I Give You an Onion

I‘m not opposed to the giddy sweetness of Valentine’s Day.  Chocolates, roses, champagne? Yes, please.

But ever since one of my students presented Carol Ann Duffy’s “Valentine” as part of her poetry final project five years ago, I can’t think about Valentine’s Day without thinking of onions. Sound crazy?

Valentine

by Carol Ann Duffy

Not a red rose or a satin heart.

I give you an onion.
It is a moon wrapped in brown paper.
It promises light
like the careful undressing of love.

Here.
It will blind you with tears
like a lover.
It will make your reflection
a wobbling photo of grief.

I am trying to be truthful.

Not a cute card or a kissogram.

I give you an onion.
Its fierce kiss will stay on your lips,
possessive and faithful
as we are,
for as long as we are.

Take it.
Its platinum loops shrink to a wedding-ring,
if you like.

Lethal.
Its scent will cling to your fingers,
cling to your knife.

In homage to love fierce and faithful, to love frank and unvarnished, to love at times tear-wrenching and tenacious, I made some onion tarts.

A set of nesting cookie cutters makes mini tart shells simple to pull off.  If you decide to make your own puff pastry, a task easier than you might think, you’ll feel extra cool.  Go ahead and do it for love.

Caramelize an onion and you bring out its deep, lush sweetness. Pair it with goat cheese and you create a savory memory of sweetness that lingers long after the chocolate caramels disappear.

Caramelized Onion Tarts

Adapted from Sara Foster’s Southern Kitchen .  Makes 12 small tarts.

1 recipe puff pastry
1 tablespoon olive oil
1 tablespoon unsalted butter
1 red onion, halved and sliced thinly
2 tablespoons balsamic vinegar
2 tablespoons sugar
2 tablespoons fresh rosemary, coarsely chopped
salt and freshly ground black pepper, to taste
1 cup (4 ounces) soft goat cheese, crumbled
2 tablespoons fresh parsley, chopped

Preheat oven to 375° F. Parchment line a baking sheet.

Roll out puff pastry to 1/8-inch thickness. Cut into 3-inch rounds or hearts. Transfer to prepared baking sheet, flipping over so the bottom side faces up. Using a 2 3/4-inch round or heart cutter, make an indented border on the pastry shapes.  Cut almost all the way through, jiggling the cutter slightly to separate the centers from the edges;  this will make it easier to remove the centers after partial baking. Refrigerate for at least 30 minutes.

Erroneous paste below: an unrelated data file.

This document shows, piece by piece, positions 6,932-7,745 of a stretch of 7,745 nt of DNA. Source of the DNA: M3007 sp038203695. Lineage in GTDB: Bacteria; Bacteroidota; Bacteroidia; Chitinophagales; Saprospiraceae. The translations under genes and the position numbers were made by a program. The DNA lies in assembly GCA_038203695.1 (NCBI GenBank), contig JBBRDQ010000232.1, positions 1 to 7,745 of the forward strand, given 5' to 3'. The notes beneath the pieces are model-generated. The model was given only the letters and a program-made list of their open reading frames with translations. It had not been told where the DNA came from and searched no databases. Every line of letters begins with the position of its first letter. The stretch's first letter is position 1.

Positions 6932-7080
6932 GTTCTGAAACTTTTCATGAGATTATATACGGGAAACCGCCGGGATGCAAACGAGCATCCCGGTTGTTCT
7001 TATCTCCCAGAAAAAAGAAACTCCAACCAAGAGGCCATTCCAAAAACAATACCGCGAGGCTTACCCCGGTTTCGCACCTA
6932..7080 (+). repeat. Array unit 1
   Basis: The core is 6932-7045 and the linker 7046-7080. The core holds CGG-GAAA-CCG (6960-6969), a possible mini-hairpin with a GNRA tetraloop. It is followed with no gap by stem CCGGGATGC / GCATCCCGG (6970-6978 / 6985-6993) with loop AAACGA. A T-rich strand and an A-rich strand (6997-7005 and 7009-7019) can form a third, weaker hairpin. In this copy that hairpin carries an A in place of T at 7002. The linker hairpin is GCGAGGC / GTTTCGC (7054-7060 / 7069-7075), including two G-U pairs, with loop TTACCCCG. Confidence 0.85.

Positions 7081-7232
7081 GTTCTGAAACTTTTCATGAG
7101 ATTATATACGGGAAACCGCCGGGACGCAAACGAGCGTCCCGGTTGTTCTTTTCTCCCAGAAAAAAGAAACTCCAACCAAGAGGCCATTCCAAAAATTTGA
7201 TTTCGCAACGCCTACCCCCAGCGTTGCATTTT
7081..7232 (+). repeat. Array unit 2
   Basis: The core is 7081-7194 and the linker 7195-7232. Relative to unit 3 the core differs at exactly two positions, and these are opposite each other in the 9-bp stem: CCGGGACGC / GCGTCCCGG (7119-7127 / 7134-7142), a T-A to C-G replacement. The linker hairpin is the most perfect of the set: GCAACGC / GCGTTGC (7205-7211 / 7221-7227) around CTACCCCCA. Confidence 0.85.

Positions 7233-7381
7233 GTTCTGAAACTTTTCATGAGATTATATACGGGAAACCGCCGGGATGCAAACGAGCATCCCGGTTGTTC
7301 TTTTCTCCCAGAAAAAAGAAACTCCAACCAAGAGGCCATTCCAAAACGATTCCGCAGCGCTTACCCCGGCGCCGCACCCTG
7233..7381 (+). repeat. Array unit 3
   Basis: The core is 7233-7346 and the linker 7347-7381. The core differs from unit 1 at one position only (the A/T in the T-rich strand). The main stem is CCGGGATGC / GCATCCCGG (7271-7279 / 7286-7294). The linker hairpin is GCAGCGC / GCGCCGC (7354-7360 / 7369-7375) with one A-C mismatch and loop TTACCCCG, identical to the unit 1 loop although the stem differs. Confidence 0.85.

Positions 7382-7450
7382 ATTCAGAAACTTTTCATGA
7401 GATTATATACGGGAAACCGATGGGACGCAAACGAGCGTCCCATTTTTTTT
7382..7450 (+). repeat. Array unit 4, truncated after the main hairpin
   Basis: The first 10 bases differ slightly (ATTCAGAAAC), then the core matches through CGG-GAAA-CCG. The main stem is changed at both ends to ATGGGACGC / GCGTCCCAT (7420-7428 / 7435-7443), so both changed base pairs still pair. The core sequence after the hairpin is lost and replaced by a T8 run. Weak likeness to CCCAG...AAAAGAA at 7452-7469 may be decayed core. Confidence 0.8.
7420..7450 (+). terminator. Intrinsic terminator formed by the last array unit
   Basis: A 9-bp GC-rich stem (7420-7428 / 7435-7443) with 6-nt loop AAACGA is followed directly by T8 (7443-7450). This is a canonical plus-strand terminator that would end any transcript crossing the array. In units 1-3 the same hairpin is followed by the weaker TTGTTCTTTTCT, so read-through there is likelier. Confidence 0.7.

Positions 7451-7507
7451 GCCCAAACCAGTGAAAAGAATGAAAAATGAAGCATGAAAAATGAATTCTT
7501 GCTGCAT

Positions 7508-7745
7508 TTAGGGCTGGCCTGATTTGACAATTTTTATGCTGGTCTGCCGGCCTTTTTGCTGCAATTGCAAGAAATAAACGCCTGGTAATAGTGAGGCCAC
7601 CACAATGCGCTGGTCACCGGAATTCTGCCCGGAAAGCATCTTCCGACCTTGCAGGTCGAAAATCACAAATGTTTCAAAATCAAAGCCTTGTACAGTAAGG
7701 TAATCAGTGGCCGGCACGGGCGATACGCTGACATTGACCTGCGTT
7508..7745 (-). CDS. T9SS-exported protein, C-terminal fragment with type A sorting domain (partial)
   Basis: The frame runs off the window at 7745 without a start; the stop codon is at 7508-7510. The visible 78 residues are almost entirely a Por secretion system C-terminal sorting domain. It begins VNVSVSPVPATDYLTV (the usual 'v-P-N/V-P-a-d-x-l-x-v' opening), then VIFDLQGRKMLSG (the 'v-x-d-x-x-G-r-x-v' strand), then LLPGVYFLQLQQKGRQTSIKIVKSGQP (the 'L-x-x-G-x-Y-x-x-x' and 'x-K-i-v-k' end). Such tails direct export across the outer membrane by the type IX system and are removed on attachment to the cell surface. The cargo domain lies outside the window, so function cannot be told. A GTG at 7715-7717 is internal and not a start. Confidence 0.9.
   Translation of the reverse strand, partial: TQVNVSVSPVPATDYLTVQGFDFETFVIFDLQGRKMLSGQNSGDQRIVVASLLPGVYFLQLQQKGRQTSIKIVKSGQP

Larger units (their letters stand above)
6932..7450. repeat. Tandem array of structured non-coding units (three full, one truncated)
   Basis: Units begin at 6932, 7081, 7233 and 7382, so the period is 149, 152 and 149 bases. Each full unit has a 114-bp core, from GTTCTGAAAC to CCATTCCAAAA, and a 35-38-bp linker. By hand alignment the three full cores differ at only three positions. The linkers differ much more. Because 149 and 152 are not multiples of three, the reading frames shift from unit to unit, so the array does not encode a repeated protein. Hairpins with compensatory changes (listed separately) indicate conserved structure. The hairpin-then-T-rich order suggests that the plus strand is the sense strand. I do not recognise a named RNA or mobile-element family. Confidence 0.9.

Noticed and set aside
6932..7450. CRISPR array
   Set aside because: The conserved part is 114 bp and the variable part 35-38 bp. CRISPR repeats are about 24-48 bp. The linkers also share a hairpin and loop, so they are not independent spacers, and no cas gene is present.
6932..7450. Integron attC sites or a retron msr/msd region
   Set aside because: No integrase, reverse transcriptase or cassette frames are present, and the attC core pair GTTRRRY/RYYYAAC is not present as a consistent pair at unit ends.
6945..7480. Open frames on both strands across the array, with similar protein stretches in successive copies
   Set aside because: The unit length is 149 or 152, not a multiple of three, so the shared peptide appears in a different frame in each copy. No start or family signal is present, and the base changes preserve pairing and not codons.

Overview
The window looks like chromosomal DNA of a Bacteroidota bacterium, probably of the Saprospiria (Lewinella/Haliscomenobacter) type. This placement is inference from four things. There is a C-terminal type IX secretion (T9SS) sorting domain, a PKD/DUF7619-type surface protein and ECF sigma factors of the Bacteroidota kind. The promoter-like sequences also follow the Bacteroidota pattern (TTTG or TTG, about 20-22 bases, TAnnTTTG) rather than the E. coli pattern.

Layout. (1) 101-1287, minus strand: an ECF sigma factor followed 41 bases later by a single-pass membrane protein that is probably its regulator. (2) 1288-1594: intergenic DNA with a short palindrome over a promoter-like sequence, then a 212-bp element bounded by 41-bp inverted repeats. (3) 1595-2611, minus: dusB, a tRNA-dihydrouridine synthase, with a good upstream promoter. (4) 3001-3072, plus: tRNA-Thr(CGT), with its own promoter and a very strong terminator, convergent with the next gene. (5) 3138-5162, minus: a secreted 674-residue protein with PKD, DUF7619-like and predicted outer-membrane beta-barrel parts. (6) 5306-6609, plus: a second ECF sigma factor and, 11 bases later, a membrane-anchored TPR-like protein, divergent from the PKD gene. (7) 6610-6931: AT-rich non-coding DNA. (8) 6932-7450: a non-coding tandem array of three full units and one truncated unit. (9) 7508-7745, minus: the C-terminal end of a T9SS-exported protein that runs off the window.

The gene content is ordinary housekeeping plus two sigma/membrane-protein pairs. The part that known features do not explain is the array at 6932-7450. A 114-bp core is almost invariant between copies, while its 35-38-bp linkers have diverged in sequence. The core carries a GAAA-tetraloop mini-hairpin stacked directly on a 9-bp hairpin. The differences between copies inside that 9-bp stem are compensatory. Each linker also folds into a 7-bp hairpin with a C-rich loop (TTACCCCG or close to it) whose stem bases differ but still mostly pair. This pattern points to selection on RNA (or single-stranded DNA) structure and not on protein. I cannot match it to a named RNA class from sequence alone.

While pastry rests, heat olive oil and butter in a large skillet over medium-high heat. Add onions, vinegar, sugar, and rosemary and season with salt and pepper. Reduce heat to medium-low and cook for 20 to 30 minutes, until most of the liquid has evaporated and the onions are caramelized. Remove from heat to cool.

Combine goat cheese and parsley in a small bowl. Stir to soften and combine. Season with salt and pepper to taste.

Bake the pastry for about 15 minutes, until it puffs up, looks firm, and just begins to turn golden. Remove from the oven, depress and remove the top layer of puff centers with a fork or small knife. Spread a heaping spoonful of the cheese mixture into the center of each shape. Return to the oven and bake until the pastry is golden brown and the cheese is warm. Remove from the oven and top each tart with caramelized onions. Sprinkle with chopped parsley, if desired.  Serve warm.

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Comments

  1. You have hereby mastered the food blog post. Quit your job, you will have a book deal soon. ;)

  2. LOVE this! Great poem, great recipe!

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